After a few weeks some secondhand desks arrived, and we settled into a more regular routine. Our first school reader was Les Misérables, a bit heavy for our age level, but probably the only book available in sufficient quantities. I developed a great admiration for our teachers, who were also evacuees, but performed the role of foster parents and tried to make life as pleasant as possible for us.
At age ten, I was lucky enough to win a scholarship to our local secondary school, the Hemel Hempstead Grammar School, a fairly new school that already had established a strong academic reputation and is still ranked among the best in the country, though to the dismay of many alumni it eventually dropped the word Grammar in its name.
By now, my mother, father, and younger brother had discovered our hideaway and rented a house nearby, where we all lived together for the rest of the war. My father, a veteran of World War I, commuted to London six days a week, where he managed a department store, and served as an air raid warden during his time off. When my brother was old enough to go to school, my mother took a job making bomb cases. There was no shortage of jobs. It seemed that every family in England was engaged in the war effort in one way or another.
Hemel Hempstead was close enough to London that we could see the sky lit up with searchlights and fires as the German bombing raids increased. An aunt's coffee-roasting business in central London was bombed. Fortunately, she was not hurt, but for the next several weeks she carried on her roasting business with no roof and only half a wall. The noise from the anti-aircraft guns was often much louder and more frightening than that of the bombs.
Hemel had its own colossal searchlight, operated by a team of young women soldiers with whom we enjoyed flirting on our way home from school while waiting for night to fall. We were not a main target of the enemy bombers, but we were close enough to the American air base at Bovingdon that we attracted occasional attention. We often awoke to sirens warning that German bombers were in the area and we became quite expert at identifying the distinctive throb of their engines. Our house had no basement, so if the bombers seemed to be getting too close, our parents would insist that my brother and I sleep on a mattress beneath the staircase – the safest place, apparently, if the house was hit.
"This is London"
My journalistic career began almost immediately. Because of the war, we were all intensely interested in the news. Each morning, we learned from the radio about the previous night's bombing attacks, which cities had been hit, the number of casualties, how many German planes had been shot down, and how many of our own were missing. In the evening, we never missed the BBC's main newscast of the day, the Nine O'Clock News, which led off with the reassuring chimes of Big Ben and was followed by the news in French for the men of the Maquis, the French resistance. This was preceded for several minutes by a stirring drumbeat of the Morse signal for V (for Victory) and the announcer's dramatic words, Ici Londres (This is London). My spine still tingles when I think about it. For us kids, it was beyond exciting; it made us feel part of a worldwide struggle between good and evil.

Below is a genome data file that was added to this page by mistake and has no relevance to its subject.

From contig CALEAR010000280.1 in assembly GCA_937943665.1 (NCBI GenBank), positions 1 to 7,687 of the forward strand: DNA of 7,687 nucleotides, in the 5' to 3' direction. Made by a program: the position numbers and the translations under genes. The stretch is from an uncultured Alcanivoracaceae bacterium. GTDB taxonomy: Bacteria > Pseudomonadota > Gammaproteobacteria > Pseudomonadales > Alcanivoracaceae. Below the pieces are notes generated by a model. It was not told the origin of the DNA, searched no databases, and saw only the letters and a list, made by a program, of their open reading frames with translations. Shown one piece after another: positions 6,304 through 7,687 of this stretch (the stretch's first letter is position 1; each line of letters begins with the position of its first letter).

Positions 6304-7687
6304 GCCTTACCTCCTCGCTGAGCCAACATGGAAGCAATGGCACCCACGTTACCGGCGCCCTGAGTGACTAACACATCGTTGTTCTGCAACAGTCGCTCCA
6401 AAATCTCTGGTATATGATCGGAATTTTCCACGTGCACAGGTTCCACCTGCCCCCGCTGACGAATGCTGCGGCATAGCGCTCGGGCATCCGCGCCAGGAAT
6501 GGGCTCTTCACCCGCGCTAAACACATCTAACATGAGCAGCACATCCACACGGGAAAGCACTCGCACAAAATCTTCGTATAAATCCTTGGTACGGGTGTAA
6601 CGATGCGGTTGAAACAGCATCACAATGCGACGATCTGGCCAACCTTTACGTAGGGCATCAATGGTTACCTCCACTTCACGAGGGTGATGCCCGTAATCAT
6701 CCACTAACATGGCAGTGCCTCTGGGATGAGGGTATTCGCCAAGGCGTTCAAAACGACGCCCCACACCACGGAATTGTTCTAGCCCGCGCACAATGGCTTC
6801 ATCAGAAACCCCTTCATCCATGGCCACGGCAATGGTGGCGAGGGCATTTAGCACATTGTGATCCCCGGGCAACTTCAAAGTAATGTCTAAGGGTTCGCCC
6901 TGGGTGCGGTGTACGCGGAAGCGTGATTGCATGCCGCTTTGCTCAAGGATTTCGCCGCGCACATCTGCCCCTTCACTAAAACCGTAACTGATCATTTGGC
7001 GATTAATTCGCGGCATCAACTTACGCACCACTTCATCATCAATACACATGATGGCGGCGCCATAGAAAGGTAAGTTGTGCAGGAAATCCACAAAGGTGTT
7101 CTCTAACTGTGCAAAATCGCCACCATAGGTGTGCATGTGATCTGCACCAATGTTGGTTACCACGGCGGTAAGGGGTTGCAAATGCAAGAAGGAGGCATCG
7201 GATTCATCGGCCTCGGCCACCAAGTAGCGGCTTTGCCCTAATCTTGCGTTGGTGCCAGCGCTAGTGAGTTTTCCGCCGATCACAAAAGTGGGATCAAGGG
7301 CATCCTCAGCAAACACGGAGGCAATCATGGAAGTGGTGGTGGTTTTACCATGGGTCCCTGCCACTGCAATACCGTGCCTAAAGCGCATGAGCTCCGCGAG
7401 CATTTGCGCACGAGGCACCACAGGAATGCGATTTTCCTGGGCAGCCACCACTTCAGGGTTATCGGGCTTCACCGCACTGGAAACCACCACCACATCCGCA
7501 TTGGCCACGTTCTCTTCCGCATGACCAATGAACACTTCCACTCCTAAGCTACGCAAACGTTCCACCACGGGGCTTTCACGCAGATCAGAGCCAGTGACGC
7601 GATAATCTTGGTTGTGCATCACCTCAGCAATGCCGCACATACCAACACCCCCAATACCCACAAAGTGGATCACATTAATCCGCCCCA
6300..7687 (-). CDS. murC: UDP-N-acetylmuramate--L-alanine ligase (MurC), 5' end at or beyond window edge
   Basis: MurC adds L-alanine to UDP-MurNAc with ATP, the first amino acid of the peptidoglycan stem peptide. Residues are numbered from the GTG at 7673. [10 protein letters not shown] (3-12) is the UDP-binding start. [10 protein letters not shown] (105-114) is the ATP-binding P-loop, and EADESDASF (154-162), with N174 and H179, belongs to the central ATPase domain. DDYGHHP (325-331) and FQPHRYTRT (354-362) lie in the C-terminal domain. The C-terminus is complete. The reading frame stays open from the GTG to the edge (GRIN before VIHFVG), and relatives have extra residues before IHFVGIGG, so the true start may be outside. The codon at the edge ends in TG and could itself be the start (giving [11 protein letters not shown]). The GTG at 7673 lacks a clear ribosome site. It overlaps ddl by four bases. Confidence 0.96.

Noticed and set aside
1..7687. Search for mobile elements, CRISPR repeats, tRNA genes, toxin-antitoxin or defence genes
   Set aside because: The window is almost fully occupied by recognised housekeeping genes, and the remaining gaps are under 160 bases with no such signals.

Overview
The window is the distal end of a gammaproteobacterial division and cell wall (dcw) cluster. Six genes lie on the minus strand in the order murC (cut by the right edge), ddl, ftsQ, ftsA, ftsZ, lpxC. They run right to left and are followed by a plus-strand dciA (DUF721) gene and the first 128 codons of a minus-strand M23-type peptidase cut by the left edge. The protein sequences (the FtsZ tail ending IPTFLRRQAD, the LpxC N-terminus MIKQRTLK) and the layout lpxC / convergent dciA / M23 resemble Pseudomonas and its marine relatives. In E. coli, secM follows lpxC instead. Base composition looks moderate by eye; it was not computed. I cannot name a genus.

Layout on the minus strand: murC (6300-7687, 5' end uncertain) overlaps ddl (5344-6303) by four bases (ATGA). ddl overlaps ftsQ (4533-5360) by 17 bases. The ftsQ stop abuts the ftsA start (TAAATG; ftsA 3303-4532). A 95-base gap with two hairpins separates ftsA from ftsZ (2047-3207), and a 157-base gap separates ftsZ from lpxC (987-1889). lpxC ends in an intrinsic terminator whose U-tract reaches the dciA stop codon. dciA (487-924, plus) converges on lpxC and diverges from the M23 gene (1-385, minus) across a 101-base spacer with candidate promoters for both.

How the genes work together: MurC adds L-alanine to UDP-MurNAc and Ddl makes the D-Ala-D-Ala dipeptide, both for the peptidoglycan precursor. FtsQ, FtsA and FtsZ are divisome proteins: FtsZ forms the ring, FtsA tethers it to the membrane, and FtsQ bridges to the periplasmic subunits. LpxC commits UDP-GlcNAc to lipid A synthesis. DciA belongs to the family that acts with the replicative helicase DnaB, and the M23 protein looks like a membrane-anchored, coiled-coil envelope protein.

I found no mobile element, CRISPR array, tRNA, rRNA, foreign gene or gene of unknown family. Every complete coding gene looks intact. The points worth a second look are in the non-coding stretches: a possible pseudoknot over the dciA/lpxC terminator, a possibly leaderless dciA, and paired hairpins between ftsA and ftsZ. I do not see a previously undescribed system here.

There was also a darker side, when classmates' families received official letters notifying them that their fathers or brothers had been killed or wounded in action. One morning, a close friend learned that his father had lost his life when the Germans scored a direct hit on his warship, the HMS Hood, killing virtually all on board. Another friend's brother was killed in jungle fighting in Malaya. In my own family, a cousin was seriously wounded and decorated for bravery in France, and a half brother was wounded in the Norwegian campaign. Meanwhile, an occasional bomb exploded too close to the school, sending us all scampering to the basement, where classes continued among walls of sandbags. Tough for the teachers to make themselves heard. Great fun for us kids.
Against this background, it was often difficult to focus on the intricacies of French grammar or English poetry, although there was a line in one poem that we all remembered, from the poet Rupert Brooke, who had died in World War I. "If I should die," he wrote, "think only this of me: that there's some corner of a foreign field that is forever England." He did die in a foreign field, and at that point in our lives, we felt there was every chance that we might soon follow him.
It was against this background, too, that I became an amateur journalist—as founder, publisher, and editor of the Three Alpha News, our class newspaper, written and illustrated by hand and circulated for a penny a look. The school had no printing press, paper was in short supply, and we could not afford a commercial printer, so we made one copy and hoped people would pay a penny to read it. This turned out not to be a good business model, but it was fun to do and it introduced me to the magic of journalism.
Then—at age fourteen—I had my first article published in a national newspaper. The war had just ended, and I wrote about the election fever then gripping the country, including me. I wrote it by hand after doing my homework one evening and mailed it in to the four million-circulation Daily Mirror, then Britain's biggest newspaper. I did not expect to hear back, and I didn't. We had no phone at home. But about a week later, a neighbor told me she had read it and congratulated me. When I saw it in the paper, I was embarrassed—the editors had given it a huge headline, and the article filled most of a page. Quite a large check soon followed. It was at this point, I think, that I decided to become a journalist. It did not seem too difficult.